As a leader approaching team building proactively and creating an environment that allows everyone to flourish is a very powerful skill to learn.
A great way to start is sitting down with your team and deciding what your definition of a successful team looks like. Together you can set your visions, values and culture and use these to guide all your work both individually and collectively.
Listen to my podcast episode - The Secrets to Leading Successful Teams – for some practical exercises on how you can do this.
Make a difference to how your team comes together and build your skill as a leader with these 6 essential responsibilities for leading a successful team:
In your team, everybody needs to be clear on where the team is going together and where they fit into that individually. It’s simply making sure that everyone knows what they’re working towards. Having a strategy or plan, goals and objectives can greatly help with this.
This is especially important if you have a number of different teams within a department that you're leading. When you’re able to, bring them together and communicate with them collectively.
Setting your expectations that they are one team and you expect them to act as one can be really helpful.
Clarity is particularly when it comes to roles and responsibilities. Look at all areas, projects and tasks your team members are responsible for and make sure there’s no ambiguity. Your team need to know what they’re responsible for, who they’re accountable to and who gets the credit. Being as clear as possible will also help to avoid tensions.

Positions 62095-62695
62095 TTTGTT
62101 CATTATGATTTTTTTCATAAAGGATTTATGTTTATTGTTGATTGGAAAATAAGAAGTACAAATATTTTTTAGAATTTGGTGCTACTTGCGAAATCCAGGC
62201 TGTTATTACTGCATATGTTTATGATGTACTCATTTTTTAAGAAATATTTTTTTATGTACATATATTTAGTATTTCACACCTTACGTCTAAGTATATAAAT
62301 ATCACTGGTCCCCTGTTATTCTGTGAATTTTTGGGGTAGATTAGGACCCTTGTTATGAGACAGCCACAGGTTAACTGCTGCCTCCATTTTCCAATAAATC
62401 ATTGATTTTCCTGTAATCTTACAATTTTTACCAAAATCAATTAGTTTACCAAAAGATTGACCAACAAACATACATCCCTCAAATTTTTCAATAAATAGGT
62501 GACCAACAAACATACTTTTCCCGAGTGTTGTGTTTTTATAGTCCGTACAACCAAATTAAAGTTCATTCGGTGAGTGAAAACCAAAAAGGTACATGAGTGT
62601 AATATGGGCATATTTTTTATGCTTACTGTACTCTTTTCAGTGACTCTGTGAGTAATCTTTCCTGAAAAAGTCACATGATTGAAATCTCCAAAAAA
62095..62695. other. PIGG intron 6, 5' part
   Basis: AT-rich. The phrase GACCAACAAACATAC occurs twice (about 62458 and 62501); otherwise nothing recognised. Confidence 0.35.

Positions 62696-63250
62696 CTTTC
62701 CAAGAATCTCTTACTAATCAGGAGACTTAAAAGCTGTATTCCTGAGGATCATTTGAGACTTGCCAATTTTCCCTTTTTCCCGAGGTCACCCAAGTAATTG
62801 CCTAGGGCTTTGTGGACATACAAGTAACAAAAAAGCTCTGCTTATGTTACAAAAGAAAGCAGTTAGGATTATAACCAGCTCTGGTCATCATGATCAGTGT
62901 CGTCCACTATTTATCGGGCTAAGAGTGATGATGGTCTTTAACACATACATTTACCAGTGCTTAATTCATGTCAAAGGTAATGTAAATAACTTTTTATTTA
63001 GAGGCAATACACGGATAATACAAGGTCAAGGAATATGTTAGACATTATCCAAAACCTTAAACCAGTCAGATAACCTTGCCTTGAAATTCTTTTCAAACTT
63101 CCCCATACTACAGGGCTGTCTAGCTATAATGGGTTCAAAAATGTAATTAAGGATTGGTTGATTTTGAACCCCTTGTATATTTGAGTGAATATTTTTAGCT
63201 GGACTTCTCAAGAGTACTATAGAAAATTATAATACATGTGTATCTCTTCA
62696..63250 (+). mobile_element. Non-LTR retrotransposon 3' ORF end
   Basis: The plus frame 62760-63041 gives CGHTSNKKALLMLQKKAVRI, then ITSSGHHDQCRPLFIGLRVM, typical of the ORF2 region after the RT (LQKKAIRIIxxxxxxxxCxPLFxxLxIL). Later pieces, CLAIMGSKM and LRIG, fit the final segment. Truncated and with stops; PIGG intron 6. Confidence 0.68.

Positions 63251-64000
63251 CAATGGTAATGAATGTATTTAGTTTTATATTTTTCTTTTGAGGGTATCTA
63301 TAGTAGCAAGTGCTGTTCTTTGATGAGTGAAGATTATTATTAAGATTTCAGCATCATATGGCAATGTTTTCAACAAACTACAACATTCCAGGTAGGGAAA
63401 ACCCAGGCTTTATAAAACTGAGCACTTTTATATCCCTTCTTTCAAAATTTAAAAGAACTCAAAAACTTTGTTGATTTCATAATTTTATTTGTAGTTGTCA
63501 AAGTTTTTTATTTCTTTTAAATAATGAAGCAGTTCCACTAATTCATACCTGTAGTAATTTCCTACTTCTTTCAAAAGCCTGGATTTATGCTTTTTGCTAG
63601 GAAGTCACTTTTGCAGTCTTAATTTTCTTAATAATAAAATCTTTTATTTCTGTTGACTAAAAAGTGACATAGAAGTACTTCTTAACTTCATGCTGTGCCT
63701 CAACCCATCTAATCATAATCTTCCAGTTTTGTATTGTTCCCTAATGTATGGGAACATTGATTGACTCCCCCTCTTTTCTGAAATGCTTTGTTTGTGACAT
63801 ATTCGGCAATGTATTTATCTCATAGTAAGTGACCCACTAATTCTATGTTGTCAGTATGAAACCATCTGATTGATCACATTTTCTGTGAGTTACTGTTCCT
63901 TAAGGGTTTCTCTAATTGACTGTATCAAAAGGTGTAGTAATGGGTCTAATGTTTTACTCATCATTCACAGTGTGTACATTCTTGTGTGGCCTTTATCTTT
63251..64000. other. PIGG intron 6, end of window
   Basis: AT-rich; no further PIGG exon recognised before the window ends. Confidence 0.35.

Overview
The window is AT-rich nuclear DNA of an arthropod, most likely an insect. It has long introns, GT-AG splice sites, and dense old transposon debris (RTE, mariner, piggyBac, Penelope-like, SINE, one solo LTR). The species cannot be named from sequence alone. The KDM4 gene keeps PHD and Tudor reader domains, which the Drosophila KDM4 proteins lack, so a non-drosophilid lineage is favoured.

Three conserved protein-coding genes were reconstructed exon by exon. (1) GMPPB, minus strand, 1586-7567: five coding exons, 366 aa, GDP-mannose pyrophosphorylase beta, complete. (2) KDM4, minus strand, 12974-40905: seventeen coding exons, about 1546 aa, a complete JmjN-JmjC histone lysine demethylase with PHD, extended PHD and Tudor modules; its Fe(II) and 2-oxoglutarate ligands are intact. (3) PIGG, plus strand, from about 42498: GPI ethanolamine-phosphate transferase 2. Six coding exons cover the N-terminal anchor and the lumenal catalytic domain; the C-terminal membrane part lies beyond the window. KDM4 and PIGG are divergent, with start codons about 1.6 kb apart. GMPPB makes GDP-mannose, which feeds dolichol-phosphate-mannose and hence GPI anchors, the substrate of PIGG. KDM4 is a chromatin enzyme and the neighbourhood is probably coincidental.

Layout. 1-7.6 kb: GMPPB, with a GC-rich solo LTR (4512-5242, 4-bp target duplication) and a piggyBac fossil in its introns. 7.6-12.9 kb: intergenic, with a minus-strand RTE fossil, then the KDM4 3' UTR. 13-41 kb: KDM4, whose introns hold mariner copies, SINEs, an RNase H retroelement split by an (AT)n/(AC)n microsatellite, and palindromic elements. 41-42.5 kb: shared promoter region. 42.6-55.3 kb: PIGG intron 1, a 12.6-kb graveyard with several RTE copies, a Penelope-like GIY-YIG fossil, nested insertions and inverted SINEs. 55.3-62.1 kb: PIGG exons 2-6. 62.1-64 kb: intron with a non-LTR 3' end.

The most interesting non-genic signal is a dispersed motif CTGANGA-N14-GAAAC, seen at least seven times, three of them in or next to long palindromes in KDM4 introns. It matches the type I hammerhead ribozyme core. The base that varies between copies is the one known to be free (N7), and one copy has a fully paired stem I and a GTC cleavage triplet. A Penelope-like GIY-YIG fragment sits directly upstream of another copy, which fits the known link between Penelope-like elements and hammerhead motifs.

Although we might all feel that we’re fair leaders, we all have unconscious biases which we need to bring awareness to. This can be as simple as stepping back and reflecting on whether you are treating everyone the same, giving equal attention and have clear relationship boundaries.
It could be that someone in your team is more difficult to deal with so you find yourself avoiding giving them tasks or interacting with them too much. In contrast, there may be someone you have a really good relationship with and regularly chat to. They may get more access to information or given more opportunities to work alongside you.
A great thing you can encourage as a team leader is for your team to form relationships on a social level. There is evidence that teams who eat lunch together, work much more effectively together as and are more productive.
If you know someone on a more personal level, you’re more likely to want to help them, enjoy working with them and give them the benefit of the doubt when challenges come up.
With different personalities working together, there are bound to be tensions that arise. Here are 4 quick tips to address any team tensions.
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Find out about the various ways Carla works with women leaders and organisations on her website www.carlamillertraining.com